Alaska Power and Telephone will stop exploring the possibility of a hydroelectric project at Skagway’s West Creek. The Borough Assembly discussed that development Thursday. They also made a few decisions related to waterfront improvements.
AP&T sent a letter to Mayor Mark Schaefer last month. The permit they received from the Federal Energy Regulatory Commission to explore the viability of a hydro project in Skagway is set to expire at the end of May. In the letter, AP&T says the company will not apply for a new permit. Instead, they are “abandoning” development efforts at this time.
Darren Belisle is the Upper Lynn Canal Manager for AP&T. He spoke at the latest assembly meeting.
“It doesn’t’ look like the municipality wants it here, there’s really, doesn’t look like the market’s here. So why should we continue putting in money to get a permit and hold it,” said Belisle.
A few residents spoke up against the project at the meeting.
Schaefer said it is not viable.
“If somebody thinks its viable, like AP&T, they’re going to get a permit and try to pursue a project,” said Schaefer. “The municipality isn’t in that game. We’re not in the energy game.”
That means, unless another company applies for a permit to explore the hydro project, it will not go forward.
Another stalled development was raised at the meeting. Schaefer said he thinks it’s time to withdraw a permit application for the Gateway Project from the Army Corps of Engineers.
“We don’t have a project – we don’t have a gateway project,” said Schaefer. “We don’t have a mitigation project. There’s none in sight and it’s time to stop this permit. We’re trying to propose a project that doesn’t exist.”
The Gateway Project includes cleaning up legacy contamination in the ore basin and dock replacement and enhancement. But that was put on hold after voters rejected a tidelands lease between the municipality and White Pass and Yukon Route Railroad in 2015.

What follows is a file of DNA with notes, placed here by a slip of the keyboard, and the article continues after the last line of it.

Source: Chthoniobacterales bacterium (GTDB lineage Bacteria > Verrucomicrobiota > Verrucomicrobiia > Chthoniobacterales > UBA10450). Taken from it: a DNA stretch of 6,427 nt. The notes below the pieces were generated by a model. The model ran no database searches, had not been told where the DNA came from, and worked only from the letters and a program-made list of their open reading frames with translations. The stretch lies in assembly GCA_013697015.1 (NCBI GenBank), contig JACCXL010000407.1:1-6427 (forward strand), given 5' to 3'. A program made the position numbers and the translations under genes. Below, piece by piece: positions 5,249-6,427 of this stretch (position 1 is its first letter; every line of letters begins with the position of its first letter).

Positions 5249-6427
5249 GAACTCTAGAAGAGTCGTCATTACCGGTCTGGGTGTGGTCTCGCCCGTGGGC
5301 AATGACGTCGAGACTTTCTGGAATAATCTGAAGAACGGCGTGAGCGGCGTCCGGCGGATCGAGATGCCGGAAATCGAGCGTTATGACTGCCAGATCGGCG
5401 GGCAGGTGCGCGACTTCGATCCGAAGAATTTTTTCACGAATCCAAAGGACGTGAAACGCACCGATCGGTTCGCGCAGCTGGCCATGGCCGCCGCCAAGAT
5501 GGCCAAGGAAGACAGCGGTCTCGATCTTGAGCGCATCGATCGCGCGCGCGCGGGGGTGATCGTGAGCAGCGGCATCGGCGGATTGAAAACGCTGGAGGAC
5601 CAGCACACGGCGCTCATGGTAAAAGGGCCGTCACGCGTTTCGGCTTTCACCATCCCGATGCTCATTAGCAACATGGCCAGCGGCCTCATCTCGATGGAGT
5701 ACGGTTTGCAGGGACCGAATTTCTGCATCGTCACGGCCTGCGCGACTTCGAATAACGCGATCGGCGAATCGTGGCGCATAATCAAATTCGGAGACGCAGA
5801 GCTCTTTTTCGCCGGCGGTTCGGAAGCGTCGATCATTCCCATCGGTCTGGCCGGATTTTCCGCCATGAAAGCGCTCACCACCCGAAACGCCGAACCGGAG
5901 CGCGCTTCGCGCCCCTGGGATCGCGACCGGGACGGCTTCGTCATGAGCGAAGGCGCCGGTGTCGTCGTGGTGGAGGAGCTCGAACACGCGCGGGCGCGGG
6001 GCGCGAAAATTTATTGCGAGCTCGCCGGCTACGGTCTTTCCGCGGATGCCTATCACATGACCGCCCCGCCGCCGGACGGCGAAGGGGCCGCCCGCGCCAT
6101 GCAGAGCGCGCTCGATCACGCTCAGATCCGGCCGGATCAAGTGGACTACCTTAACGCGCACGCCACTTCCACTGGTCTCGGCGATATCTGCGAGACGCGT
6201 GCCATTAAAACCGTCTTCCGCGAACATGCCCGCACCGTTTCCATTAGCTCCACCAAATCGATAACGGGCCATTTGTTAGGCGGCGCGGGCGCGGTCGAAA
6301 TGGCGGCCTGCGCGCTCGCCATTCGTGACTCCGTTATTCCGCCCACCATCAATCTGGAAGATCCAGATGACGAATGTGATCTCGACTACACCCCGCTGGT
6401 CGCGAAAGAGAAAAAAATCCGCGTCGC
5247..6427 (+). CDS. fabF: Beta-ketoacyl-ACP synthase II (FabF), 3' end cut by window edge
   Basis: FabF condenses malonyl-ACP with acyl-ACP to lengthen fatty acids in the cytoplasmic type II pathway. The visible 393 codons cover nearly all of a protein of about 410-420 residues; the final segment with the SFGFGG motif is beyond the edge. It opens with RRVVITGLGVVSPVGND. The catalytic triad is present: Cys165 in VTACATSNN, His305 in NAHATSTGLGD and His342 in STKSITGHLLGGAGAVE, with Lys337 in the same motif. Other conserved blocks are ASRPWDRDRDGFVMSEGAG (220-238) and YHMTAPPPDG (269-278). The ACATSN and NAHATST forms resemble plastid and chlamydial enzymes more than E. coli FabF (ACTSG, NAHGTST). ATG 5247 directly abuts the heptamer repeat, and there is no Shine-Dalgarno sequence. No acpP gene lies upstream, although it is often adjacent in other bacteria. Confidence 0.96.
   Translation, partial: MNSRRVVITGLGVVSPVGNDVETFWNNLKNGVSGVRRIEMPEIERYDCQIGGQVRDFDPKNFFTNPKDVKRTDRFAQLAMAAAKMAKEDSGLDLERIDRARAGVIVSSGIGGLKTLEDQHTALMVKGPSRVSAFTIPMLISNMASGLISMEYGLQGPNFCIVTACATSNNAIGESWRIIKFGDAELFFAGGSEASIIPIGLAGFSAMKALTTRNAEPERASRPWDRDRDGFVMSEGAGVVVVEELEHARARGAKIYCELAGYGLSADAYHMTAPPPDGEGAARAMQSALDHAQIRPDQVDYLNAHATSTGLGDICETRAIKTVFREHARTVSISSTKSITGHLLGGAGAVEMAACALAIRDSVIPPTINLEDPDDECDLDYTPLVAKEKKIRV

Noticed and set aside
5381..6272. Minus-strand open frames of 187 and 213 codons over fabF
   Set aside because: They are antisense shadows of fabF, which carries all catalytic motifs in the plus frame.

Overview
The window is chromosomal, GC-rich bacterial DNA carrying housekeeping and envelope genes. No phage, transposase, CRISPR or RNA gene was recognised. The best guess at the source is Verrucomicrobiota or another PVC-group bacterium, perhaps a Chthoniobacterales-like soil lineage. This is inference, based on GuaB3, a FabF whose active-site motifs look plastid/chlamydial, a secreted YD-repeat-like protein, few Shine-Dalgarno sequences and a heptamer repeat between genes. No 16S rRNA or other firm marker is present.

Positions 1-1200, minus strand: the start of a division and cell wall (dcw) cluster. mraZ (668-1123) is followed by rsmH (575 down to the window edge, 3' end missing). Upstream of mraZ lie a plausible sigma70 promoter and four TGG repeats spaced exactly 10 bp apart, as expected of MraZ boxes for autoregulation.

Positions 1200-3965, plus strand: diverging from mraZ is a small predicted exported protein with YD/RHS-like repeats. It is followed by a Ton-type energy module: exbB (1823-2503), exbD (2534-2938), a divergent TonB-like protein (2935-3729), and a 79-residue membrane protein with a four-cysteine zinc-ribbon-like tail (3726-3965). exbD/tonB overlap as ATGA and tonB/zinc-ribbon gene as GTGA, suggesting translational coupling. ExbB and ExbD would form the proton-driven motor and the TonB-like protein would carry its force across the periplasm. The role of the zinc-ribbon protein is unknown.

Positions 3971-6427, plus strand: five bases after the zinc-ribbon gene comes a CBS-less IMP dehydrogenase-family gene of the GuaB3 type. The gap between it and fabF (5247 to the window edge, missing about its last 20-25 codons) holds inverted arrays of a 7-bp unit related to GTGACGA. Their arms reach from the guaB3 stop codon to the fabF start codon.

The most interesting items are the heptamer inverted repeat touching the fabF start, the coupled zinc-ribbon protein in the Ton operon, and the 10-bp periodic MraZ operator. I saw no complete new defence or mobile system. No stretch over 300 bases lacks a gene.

That vote put work in areas currently under White Pass’s control in limbo.
Assemblyman Tim Cochran agreed the municipality shouldn’t continue to spend money on the stalled project.
“I’m concerned at spending any more money on this,” said Cochran. “Until we know what we’re going to do. I think it’s in the public’s best interest to have an enhanced harbor down there but until we know exactly what that enhancement is we should stop spending money on permits that are not coming.”
Spencer Morgan suggested seeing if any of the work that has been done on there could be useful to Moffat and Nichol, the firm hired to help move along stalled port renovations.
“I don’t want to spend any more money on something we may not use, and we’re almost pretty sure we wouldn’t,” said Morgan. “But we’ve hired a firm on to give us some options on things we can do with the port. I’d be interested to see if any of that could fall under that scope of work.”
Assembly member Angela Grieser suggested suspending it the permit, rather than withdrawing it.
“If it doesn’t cost us any money, why would we not suspend it?” asked Grieser.
That was something other assembly members were interested in looking into. They voted unanimously to cease all work toward obtaining the permit, while they decide whether to withdraw or suspend the application.
Since the Gateway Project is on hold, the borough turned to outside port consultants, Moffat and Nichol. The company’s original contract for waterfront planning was for nearly $200,000.
The assembly voted in favor of a contract amendment for an additional $265,000. That will allow the company to conduct an economic analysis, port governance study, and an environmental and regulatory compliance study. Here’s Assemblyman Steve Burnham Jr.
“In any scenario we’re going to have to undertake this sort of study,” said Burnham. “Whether we do it now or later, before the municipality takes a bigger footprint down on the waterfront we’re going to have to have answers.”
Grieser pushed back on the added expense.
“I agree that we’re going to need this done, I just don’t think we need it done right now,” said Grieser. “I think it would be wise to see what their final product is before we spend another $264,000.”
The amendment passed 5-1 with Grieser opposed.
Finally, after speaking in executive session, the assembly voted against extending a city provided apartment to manager Scott Hahn until the end of his contract in 2018.
Hahn’s contract provides him with housing until June 30, 2017. Mayor Schaefer broke a tie vote, to deny the extension. Though, Schaefer said the atter will likely be revisited during a staff review in June.